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Blog, Enterprise IT - Written by Renai LeMay on Monday, July 9, 2012 12:21 - 14 Comments
Aussie CIOs back Surface tablet
blog When it comes to tablets in the enterprise, Apple’s iPad is currently the market leader. In fact, we’d suggest that you’d be hard-pressed to find many people working in large organisations in Australia using a tablet which wasn’t the iPad — that’s just how poorly rival tablets from Research in Motion and the cadre of Android manufacturers (including Lenovo) have been adopted in corporate Australia.
However, according to a poll ZDNet Australia has conducted of some local chief information officers (we recommend you click here for the full article), that may be about to change with the launch of Microsoft’s new Surface tablet running Windows 8. ZDNet reports:
“BUPA Aged Care CIO Paul Berryman pointed to the fact that the tablet should work better with existing enterprise systems than the iPad, saying that Apple hasn’t yet provided adequate enterprise management features.”
We won’t be surprised if Microsoft’s Surface tablet does take off in the enterprise, given that there appears to be a current trend of large Australian organisations deploying smartphones running Microsoft’s Windows Phone 7 platform, due to its enhanced integration with existing Microsoft platforms in the enterprise.
Over the past several months a number of major Australian enterprises have revealed a switch to Microsoft’s Windows Phone 7 platform running on Nokia’s Lumia range of handsets. In late June, for example, Australian iron ore group Fortescue metals declined to comment on an unverified rumour that the company has recently deployed over 600 new staff smartphones, allegedly swapping out its existing BlackBerry fleet in the latest corporate switch to Microsoft’s rival Windows Phone 7 ecosystem.
In late May, the Australian division of tyre manufacturer Bridgestone has also picked Nokia’s Windows Phone 7-based Lumia 800 smartphone as its platform of choice for its corporate smartphone fleet, and CommBank is similarly considering a move to the Nokia Lumia platform. Nokia has also revealed that construction firm Buildcorp has deployed some 150 new staff mobile phones in the Finnish smartphone vendor’s Lumia line.
When it comes to the enterprise, Microsoft’s Exchange/Office/Sharepoint/Lync/Windows Server/etc ecosystem is just so all-pervasive. We’d suggest many CIOs will see smartphones and tablets as just another logical extension of the Microsoft platform and deploy Microsoft devices accordingly. Thoughts?
Latest Delimiter 2.0 articles (subscriber content)
|Politicians from Australia’s major parties need to stop issuing ludicrous blanket pardons for the intelligence community’s ongoing misdemeanours and start applying a basic modicum of transparency and accountability to this important national security function.|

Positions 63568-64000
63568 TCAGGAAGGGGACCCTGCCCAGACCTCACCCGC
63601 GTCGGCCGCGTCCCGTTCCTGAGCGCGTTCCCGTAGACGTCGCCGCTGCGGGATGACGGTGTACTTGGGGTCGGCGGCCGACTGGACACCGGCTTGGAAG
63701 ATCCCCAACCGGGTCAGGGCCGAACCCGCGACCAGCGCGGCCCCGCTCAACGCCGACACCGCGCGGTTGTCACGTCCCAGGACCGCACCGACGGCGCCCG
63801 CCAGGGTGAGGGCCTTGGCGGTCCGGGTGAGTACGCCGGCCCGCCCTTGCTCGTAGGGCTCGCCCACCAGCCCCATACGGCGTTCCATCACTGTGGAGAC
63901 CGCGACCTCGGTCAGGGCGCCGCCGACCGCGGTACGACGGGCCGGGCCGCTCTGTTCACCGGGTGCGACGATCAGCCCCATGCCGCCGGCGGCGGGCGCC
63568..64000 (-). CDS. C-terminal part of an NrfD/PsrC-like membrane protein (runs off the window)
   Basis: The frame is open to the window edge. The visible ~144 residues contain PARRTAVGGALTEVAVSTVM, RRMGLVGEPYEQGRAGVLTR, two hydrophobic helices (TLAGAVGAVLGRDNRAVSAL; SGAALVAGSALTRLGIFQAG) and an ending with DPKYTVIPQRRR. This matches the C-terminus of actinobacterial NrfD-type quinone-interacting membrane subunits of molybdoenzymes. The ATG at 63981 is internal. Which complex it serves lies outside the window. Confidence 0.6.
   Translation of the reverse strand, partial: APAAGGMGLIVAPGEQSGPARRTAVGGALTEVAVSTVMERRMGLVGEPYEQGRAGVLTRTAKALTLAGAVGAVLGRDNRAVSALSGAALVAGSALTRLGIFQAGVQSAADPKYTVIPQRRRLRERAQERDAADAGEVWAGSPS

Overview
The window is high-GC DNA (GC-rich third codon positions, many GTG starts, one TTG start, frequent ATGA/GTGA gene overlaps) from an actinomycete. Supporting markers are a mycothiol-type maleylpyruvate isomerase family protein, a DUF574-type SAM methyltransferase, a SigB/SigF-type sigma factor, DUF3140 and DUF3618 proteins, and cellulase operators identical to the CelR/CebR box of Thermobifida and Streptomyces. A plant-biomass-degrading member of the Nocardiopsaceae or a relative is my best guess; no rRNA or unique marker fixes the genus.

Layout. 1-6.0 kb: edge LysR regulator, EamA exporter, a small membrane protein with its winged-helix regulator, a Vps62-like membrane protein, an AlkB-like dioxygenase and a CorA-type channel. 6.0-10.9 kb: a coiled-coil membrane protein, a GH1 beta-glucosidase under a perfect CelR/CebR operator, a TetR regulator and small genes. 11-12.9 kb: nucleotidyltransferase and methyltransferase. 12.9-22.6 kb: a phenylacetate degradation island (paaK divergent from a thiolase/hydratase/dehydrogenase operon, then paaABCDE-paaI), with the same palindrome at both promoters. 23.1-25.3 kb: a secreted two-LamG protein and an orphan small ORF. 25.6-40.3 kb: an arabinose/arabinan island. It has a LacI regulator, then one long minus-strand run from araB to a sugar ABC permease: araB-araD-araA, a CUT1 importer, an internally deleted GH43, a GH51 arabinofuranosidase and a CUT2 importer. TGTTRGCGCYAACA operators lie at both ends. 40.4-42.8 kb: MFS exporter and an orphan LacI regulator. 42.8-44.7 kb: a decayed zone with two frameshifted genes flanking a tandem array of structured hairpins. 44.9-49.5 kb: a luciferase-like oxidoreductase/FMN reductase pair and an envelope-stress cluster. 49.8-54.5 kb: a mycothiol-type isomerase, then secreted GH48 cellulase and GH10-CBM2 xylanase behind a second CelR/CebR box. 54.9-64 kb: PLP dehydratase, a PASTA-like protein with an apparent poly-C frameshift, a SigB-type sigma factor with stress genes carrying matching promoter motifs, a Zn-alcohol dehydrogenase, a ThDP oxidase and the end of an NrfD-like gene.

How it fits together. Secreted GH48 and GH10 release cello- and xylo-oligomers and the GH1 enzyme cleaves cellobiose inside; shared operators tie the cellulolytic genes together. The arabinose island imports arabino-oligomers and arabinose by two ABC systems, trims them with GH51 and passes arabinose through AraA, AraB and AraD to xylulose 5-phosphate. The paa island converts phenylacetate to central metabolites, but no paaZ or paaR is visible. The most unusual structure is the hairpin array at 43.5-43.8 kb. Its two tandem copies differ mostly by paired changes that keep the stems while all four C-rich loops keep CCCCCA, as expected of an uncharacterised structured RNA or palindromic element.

|The independent pro-fibre National Broadband Network movement is doing a far better job of promoting Labor’s Fibre to the Premises-based NBN policy than Labor itself. When is Labor going to wake from its slumber and start supporting this scrappy but energetic grassroots network of activists?|
|Ziggy Switkowski's first substantial public appearance since being appointed NBN Co chief executive has starkly demonstrated just how different he is from his predecessor, Mike Quigley, and just how strictly he will adhere to the guidelines which his patron, Communications Minister Malcolm Turnbull, has set for him.|
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|NBN Co’s Strategic Review process gives the company an unmissable opportunity to re-evaluate the early decision to deploy its FTTP network primarily through Telstra’s underground ducts. The company and its new Coalition masters must now seriously consider deploying more fibre aerially on power poles in an effort to speed up its rollout substantially.|
|That moment which many Australian technologists fervently hoped for but never expected to see has come to pass: Simon Hackett has been appointed to the board of the National Broadband Network Company. But what questions should the Internode founder be asking NBN Co’s executive management team? Here’s five ideas to start with.|
|The rapid replacement of respected NBN Co chief operating officer Ralph Steffens with a Telstra executive who appears less experienced with fibre rollouts but better politically connected represents a key signal that NBN Co’s senior executive hiring process has now become completely politicised and is no longer independent from the Federal Government.|
Enterprise IT, News - Dec 6, 2013 12:50 - 0 Comments
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News, Telecommunications - Dec 6, 2013 11:54 - 144 Comments
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Digital Rights, News - Dec 5, 2013 14:08 - 25 Comments
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